To achieve this, Singapore has implemented several strategies. One of them is the development of numerous parks, gardens, and nature reserves throughout the city. These green spaces provide a respite from the urban hustle and bustle, offering opportunities for relaxation, recreation, and connecting with nature.

While walking between palaces, you might come across skyscrapers adorned with plants,

or you could be strolling along and suddenly find yourself inside a trail filled with lush vegetation.

Singapore also places emphasis on the preservation and protection of its natural heritage. The country has a network of nature reserves, such as the Bukit Timah Nature Reserve and Sungei Buloh Wetland Reserve, which serve as havens for native flora and fauna. These protected areas allow visitors to experience Singapore’s rich biodiversity and learn about its ecosystems.

In line with its efforts to promote a green and sustainable city, Singapore encourages environmental consciousness among its citizens through various campaigns and initiatives. One such campaign is the “Let’s Make Singapore a Zero Waste Nation,” which aims to reduce waste generation and promote recycling and responsible consumption.

The slogan “Let’s Make Singapore a City in Nature” encapsulates the city-state’s commitment to preserving its natural heritage and integrating nature into urban spaces. It serves as a reminder to both residents and visitors of the importance of environmental stewardship and the role they can play in creating a greener and more sustainable future.

Overall, Singapore’s focus on green spaces, biodiversity conservation, and sustainable urban development demonstrates its dedication to creating a city that harmoniously coexists with nature. The efforts to let Singapore be a “City in Nature” not only enhance the aesthetic appeal of the city but also contribute to the well-being and quality of life for its residents.

The language


English, Malay, Mandarin Chinese, and Tamil are all official languages in Singapore. English serves as the primary language for administration, commerce, and education, and it is widely spoken and understood by the majority of the population. Additionally, Singlish, a colloquial form of English, is commonly used in Singapore. Singlish incorporates elements from various languages, including Chinese dialects (such as Hokkien and Cantonese), Malay, and Tamil.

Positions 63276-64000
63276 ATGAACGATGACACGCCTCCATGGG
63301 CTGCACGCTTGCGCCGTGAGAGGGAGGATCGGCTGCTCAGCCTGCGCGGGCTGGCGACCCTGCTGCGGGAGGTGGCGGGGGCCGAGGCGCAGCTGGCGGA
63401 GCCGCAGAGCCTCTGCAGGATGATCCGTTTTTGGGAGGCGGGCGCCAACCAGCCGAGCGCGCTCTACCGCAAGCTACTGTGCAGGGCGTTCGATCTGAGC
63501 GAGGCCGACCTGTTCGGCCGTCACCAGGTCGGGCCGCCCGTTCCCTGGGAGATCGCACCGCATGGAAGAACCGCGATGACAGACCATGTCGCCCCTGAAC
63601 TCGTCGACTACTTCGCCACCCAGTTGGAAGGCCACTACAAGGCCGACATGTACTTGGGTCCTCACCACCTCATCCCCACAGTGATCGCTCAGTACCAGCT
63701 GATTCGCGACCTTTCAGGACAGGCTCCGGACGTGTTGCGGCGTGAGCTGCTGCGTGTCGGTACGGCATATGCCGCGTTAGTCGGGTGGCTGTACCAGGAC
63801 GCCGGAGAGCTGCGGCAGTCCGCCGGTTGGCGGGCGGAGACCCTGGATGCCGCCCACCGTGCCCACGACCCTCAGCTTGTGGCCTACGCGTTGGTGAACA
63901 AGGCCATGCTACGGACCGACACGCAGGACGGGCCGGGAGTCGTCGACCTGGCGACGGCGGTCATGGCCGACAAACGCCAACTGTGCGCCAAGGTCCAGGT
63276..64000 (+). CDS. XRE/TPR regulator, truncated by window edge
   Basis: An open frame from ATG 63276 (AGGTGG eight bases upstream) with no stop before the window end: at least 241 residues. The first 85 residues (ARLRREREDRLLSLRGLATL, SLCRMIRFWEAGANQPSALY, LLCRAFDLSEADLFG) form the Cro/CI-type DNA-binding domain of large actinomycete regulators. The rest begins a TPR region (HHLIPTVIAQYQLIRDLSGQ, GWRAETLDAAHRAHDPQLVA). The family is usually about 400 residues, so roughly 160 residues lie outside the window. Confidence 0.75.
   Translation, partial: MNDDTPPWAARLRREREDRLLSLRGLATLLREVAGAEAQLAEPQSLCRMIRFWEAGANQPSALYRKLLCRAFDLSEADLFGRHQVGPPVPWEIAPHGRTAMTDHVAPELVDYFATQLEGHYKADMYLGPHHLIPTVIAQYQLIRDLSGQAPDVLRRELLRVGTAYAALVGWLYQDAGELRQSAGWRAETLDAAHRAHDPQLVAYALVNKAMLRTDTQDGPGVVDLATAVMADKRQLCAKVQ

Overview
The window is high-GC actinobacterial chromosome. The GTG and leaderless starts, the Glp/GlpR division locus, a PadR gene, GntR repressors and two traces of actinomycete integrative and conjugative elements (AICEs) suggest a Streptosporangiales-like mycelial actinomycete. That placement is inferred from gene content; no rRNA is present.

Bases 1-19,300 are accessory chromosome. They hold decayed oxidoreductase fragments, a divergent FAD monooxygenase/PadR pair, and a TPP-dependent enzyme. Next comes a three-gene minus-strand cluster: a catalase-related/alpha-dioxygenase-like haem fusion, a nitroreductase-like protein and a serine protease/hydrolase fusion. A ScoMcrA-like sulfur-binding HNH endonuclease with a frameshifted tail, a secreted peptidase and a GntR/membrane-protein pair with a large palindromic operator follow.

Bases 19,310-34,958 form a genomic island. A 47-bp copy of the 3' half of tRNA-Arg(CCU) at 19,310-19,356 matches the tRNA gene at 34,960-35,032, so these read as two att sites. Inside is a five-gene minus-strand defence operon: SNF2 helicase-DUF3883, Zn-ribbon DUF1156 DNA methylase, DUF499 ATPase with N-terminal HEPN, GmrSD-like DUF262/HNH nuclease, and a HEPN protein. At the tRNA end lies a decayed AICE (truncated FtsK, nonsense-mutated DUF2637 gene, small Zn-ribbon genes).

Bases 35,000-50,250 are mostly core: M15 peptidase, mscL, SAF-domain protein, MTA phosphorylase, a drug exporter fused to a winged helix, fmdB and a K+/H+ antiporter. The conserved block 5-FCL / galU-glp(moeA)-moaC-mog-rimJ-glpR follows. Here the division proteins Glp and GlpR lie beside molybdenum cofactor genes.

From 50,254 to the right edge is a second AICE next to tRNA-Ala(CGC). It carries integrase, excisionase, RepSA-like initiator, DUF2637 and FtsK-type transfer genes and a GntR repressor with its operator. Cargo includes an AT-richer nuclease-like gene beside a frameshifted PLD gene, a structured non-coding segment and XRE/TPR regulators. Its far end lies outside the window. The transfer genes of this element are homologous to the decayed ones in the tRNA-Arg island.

It is worth noting that when I first started conversing with people, I encountered significant difficulties in understanding them. This was partly due to their accents, which are influenced by their origins. Furthermore, the use of dialects and the different sentence constructions posed additional challenges.

Until now, I have learned about the different nuances of colloquial expressions that involve the word “can.”

For example, the phrase “can can” is a colloquial expression that emphasizes agreement or affirmation. It adds emphasis and indicates a positive response.

In the same way “Can lah” means “Yes, it’s possible” or “Sure, no problem.” Instead “Cannot lah” means “No, it’s not possible” or “I can’t do it.” Where “Lah” is a versatile particle used to emphasize or soften a statement.

The kindness of the people

Being a bustling city-state, I initially expected to blend into the background, as it often happens in many cities where people are preoccupied with their own schedules and tasks. However, my perception changed once I arrived in Singapore. I discovered that Singaporeans can be incredibly kind and friendly. It’s not uncommon for strangers at bus stops to strike up conversations, asking about my experiences and engaging in pleasant discussions. This warm and welcoming attitude has been a delightful surprise during my time here.